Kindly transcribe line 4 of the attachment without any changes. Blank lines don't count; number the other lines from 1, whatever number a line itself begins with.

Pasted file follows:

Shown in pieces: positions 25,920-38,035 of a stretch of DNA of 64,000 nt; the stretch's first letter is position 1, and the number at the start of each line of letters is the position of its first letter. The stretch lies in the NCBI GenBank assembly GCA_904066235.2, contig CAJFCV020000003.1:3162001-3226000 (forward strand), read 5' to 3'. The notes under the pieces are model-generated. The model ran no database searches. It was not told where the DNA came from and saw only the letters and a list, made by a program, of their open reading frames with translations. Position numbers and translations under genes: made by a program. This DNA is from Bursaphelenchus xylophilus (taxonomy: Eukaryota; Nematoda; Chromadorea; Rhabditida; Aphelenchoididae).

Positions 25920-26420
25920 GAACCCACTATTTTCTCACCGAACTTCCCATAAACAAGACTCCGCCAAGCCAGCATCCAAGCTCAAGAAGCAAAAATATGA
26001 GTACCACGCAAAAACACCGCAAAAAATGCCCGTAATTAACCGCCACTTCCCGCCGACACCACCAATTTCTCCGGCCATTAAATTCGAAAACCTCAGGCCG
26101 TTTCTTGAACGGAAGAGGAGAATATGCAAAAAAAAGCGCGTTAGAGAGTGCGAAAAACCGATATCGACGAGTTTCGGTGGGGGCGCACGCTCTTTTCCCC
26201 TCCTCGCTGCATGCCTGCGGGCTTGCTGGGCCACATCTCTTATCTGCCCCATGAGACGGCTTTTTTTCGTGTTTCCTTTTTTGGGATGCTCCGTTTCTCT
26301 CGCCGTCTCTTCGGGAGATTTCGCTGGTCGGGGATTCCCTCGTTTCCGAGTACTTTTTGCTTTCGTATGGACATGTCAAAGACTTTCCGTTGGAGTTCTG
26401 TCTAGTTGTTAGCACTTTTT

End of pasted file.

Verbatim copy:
26001 GTACCACGCAAAAACACCGCAAAAAATGCCCGTAATTAACCGCCACTTCCCGCCGACACCACCAATTTCTCCGGCCATTAAATTCGAAAACCTCAGGCCG